Bioethics Discussion Blog: The Power of Prayer as Medical Therapy

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Sunday, August 28, 2005

The Power of Prayer as Medical Therapy

An interesting study regarding how powerful prayer may be was recently published in which some of the patients undergoing percutaneous coronary artery treatment were prayed for by “established congregations of various religions” off-site so that neither the physician nor the patient knew that they were the objects of the prayer. Any subsequent adverse reactions and death were determined and compared to other patients who had only standard care or those who had direct (unhidden) music, imagery and touch therapy alone or along with the hidden prayer.

Here is a summary of a study as written in the Lancet July 16, 2005 (pages 211-217) by Mitchell W Krucoff et al titled
“Music, imagery, touch, and prayer as adjuncts to interventional cardiac care: the Monitoring and Actualisation of Noetic Trainings (MANTRA) II randomised study”


Summary
Background
Data from a pilot study suggested that noetic therapies—healing practices that are not mediated by tangible elements—can reduce preprocedural distress and might affect outcomes in patients undergoing percutaneous coronary intervention. We undertook a multicentre, prospective trial of two such practices: intercessory prayer and music, imagery, and touch (MIT) therapy.

Methods
748 patients undergoing percutaneous coronary intervention or elective catheterisation in nine USA centres were assigned in a 2×2 factorial randomisation either off-site prayer by established congregations of various religions or no off-site prayer (double-blinded) and MIT therapy or none (unmasked). The primary endpoint was combined in-hospital major adverse cardiovascular events and 6-month readmission or death. Prespecified secondary endpoints were 6-month major adverse cardiovascular events, 6 month death or readmission, and 6-month mortality.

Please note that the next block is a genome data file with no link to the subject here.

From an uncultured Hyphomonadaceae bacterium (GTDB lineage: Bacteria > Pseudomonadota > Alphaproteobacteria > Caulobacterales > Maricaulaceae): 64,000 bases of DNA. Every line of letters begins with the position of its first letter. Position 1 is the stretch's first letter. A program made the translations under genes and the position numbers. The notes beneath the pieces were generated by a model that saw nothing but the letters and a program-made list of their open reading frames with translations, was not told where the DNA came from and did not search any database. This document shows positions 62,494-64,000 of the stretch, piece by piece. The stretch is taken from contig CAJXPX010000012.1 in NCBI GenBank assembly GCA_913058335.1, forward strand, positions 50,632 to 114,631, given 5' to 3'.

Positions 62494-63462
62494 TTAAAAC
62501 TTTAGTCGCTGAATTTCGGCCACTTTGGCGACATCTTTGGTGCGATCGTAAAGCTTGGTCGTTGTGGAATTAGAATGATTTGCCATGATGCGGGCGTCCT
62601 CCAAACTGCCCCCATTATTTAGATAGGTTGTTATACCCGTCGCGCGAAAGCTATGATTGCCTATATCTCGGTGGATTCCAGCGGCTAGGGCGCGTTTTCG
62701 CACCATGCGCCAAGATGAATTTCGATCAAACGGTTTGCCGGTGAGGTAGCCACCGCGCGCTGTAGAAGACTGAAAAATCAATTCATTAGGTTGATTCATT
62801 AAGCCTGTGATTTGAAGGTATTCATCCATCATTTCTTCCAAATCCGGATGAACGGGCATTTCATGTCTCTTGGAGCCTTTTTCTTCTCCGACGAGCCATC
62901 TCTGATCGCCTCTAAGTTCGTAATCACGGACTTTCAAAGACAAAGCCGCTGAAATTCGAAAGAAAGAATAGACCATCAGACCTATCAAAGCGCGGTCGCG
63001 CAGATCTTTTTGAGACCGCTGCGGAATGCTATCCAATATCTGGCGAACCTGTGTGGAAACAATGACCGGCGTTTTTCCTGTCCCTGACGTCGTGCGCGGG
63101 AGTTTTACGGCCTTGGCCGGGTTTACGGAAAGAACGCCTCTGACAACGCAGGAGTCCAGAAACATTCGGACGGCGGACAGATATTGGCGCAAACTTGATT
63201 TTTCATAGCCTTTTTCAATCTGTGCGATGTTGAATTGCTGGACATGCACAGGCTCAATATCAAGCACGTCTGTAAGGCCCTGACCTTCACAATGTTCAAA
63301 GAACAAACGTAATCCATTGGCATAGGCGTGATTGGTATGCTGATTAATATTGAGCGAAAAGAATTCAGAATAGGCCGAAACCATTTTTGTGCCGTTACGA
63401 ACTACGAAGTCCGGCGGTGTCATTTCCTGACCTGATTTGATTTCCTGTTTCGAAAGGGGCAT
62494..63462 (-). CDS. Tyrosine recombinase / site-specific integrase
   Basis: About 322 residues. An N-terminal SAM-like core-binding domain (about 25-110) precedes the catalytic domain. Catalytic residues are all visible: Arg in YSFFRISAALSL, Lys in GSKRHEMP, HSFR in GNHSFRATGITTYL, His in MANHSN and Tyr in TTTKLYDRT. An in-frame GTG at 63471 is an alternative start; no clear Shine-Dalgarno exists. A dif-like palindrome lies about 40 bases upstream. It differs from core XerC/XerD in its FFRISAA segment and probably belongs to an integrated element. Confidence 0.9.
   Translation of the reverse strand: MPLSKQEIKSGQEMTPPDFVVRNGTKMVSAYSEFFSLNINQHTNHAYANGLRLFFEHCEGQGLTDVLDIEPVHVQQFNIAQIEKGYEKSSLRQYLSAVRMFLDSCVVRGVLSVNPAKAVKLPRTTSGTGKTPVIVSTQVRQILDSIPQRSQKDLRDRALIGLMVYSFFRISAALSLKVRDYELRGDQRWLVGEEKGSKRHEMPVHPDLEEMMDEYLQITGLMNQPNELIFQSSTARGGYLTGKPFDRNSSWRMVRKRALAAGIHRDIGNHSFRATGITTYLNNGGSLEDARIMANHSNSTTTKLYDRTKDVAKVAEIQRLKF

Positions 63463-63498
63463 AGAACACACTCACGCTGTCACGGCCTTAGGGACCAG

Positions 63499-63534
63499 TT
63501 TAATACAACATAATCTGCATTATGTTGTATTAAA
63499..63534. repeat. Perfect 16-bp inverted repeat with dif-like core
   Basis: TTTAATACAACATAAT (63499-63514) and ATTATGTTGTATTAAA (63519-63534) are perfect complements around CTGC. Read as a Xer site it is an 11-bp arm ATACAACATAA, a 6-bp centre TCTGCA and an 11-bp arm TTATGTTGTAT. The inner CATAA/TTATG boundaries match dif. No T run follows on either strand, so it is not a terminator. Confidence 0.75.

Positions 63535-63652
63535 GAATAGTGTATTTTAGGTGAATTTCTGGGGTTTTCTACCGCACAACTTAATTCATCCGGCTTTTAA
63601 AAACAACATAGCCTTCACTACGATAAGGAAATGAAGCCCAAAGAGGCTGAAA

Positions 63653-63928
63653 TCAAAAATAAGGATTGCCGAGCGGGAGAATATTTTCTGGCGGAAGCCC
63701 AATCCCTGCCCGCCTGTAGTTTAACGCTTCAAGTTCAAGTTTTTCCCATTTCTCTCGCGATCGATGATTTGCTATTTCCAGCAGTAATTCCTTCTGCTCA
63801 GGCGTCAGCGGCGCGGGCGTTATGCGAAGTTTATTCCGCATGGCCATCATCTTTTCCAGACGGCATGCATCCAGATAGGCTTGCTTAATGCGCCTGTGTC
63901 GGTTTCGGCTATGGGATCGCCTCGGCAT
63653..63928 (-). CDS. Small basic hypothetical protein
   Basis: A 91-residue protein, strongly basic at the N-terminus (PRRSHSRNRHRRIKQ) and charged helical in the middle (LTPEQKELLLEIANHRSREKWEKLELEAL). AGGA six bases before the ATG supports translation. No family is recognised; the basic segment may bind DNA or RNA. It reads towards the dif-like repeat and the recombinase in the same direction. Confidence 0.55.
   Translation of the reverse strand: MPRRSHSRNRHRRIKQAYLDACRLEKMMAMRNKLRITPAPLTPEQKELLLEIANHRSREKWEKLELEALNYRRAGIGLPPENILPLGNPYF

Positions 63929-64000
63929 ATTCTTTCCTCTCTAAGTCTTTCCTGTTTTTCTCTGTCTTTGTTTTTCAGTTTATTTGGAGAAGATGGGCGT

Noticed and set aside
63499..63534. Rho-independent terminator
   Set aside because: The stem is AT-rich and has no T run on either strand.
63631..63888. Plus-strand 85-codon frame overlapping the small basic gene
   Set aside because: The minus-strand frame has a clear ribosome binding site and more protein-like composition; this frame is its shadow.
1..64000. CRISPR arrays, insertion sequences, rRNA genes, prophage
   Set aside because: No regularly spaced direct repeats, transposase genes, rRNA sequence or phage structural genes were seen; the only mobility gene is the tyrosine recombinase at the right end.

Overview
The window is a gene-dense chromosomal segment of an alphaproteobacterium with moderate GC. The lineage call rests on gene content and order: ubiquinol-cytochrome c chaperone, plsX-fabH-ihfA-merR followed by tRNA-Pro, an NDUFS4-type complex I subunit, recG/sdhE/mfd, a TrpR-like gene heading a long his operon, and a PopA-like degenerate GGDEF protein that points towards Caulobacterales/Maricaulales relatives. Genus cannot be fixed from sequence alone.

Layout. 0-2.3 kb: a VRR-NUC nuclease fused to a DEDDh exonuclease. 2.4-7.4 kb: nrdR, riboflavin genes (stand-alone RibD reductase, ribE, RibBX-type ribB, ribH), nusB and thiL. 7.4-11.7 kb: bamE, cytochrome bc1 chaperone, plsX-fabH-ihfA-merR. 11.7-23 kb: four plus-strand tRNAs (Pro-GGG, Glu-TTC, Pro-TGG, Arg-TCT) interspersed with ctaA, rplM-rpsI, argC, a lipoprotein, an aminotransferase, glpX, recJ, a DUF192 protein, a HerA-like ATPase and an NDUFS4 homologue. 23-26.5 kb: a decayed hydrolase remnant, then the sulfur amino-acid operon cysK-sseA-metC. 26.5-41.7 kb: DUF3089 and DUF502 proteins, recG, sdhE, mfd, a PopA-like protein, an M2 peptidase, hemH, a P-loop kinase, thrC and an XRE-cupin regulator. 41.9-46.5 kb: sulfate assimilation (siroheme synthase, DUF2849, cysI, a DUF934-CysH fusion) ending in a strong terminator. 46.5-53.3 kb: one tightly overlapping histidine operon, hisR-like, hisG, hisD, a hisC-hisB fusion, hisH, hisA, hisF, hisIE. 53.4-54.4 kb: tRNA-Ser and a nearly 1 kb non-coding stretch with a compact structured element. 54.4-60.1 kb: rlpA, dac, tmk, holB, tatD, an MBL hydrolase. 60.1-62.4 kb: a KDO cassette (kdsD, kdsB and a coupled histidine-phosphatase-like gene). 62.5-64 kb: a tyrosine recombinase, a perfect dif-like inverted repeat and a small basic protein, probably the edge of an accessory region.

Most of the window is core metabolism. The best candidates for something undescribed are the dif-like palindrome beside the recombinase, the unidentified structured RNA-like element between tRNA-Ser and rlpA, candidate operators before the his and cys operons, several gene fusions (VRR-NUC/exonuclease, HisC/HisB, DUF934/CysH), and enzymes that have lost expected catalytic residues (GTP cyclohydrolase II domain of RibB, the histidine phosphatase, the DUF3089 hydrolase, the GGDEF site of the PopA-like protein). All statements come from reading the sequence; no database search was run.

Findings
371 patients were assigned prayer and 377 no prayer; 374 were assigned MIT therapy and 374 no MIT therapy. The factorial distribution was: standard care only, 192; prayer only, 182; MIT therapy only, 185; and both prayer and MIT therapy, 189. No significant difference was found for the primary composite endpoint in any treatment comparison. Mortality at 6 months was lower with MIT therapy than with no MIT therapy (hazard ratio 0·35 (95% CI 0·15–0·82, p=0·016).

Interpretation
Neither masked prayer nor MIT therapy significantly improved clinical outcome after elective catheterisation or percutaneous coronary intervention.


How much faith one can put into this single study would be a matter of debate amongst research statisticians. However, while no benefit to the patient was found in the defined primary endpoints, the benefit of praying for an ill patient without the patient’s knowledge may have some personal value for the one doing the praying. This was not evaluated in this study. ..Maurice.

3 Comments:

At Friday, September 02, 2005 11:25:00 AM, Blogger Alyssa said...

As much as I find research of this nature interesting, I am not convinced that it really matters. Trying to scientifically quantify the importance of an existential action is difficult and not necessarily useful. If someone find prayer (of their own or from others) to be beneficial in some way, does it really matter if it provides physiological improvement? Certainly, such an improvement would be great, but I don't think that physiological responses should be the means by which we measure the value of prayer. What about other types of relief that prayer sometimes provides? In thinking about the value of prayer as medical therapy, I think that we should look beyond the physical symptoms of illness and consider the existential value of prayer. Just because prayer cannot necessarily stave off death or illness doesn't mean that it can't help some patients have more peaceful experiences.